This article reports the findings from a national survey of self-transcendent (or inspiring) media audience members in the United States. Exposure to self-transcendent content is socially significant because, theoretically, it can orient users towards matters beyond themselves, ultimately promoting connections with others and altruistic behaviors. However, to date, little is known about the daily audiences for such fare. Four primary questions guided the investigation: (1) What are the media sources and contents identified as “inspiring” by the audience?, (2) Who makes up the current U.S. audience for self-transcendent media content?, (3) What personality traits and viewer characteristics are associated with self-transcendent media consumption?, and (4) What prosocial and altruistic behaviors are associated with self-transcendent media consumption? To address these questions, a nationally representative survey (n = 3,006) was conducted. The findings are discussed in relation to the growing body of scholarship on positive media psychology.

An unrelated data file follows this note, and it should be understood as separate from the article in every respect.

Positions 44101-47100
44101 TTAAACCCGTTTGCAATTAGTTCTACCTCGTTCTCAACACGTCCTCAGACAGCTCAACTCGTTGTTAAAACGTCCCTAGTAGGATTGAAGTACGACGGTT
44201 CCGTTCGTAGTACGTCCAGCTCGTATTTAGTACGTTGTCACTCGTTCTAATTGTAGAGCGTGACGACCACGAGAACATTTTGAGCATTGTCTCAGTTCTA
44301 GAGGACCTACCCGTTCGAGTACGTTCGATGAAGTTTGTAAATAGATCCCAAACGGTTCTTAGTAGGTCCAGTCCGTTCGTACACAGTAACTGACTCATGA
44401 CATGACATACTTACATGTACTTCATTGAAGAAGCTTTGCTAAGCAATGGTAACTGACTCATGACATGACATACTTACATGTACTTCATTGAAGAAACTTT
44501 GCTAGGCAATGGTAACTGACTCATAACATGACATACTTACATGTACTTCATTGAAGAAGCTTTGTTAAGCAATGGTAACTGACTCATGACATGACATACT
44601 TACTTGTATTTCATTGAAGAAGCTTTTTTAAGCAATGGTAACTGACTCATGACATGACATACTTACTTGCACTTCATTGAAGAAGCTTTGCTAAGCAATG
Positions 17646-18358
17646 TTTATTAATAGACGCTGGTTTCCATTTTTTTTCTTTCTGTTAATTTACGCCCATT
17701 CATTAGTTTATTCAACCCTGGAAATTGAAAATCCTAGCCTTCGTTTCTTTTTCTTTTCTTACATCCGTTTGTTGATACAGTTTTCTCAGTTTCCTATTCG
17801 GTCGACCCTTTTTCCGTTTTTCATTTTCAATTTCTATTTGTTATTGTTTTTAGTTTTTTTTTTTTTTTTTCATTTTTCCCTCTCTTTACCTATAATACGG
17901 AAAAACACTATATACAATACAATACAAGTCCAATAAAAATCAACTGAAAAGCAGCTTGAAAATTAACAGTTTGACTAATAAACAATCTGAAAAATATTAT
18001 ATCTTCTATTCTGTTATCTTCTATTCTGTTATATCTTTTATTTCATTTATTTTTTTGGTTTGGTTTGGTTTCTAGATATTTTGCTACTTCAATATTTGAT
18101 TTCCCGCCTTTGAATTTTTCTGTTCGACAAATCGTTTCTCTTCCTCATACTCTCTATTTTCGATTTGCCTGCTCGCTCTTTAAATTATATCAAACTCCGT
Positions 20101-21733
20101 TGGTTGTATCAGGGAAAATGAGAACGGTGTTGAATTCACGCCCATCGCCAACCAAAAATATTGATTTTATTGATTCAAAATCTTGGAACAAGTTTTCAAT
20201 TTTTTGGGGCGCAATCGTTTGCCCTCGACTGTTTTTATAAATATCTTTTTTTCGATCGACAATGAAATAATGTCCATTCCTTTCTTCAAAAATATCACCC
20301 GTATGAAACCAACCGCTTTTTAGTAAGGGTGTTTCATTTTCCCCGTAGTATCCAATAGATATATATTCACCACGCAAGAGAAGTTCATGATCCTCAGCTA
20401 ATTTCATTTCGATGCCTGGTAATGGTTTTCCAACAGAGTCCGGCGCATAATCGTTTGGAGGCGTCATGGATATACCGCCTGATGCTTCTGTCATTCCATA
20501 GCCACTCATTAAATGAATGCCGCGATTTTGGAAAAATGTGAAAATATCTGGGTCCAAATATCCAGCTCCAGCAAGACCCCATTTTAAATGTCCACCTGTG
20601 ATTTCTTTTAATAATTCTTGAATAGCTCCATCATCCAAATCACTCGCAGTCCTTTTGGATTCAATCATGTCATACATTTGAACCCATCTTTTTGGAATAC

Raney, A. A., Janicke, S. H., Oliver, M. B., Dale, K. R., Jones, R. P., & Cox, D. (2018). Profiling the audience for self-transcendent media: A national survey. Mass Communication and Society, 21(3), 296-319. doi: 10.1080/15205436.2017.1413195
Taylor & Francis
This is an Accepted Manuscript of an article published in Mass Communication and Society, volume 21, issue 3, in 2018, available online at DOI: 10.1080/15205436.2017.1413195. It may differ slightly from the final version of record.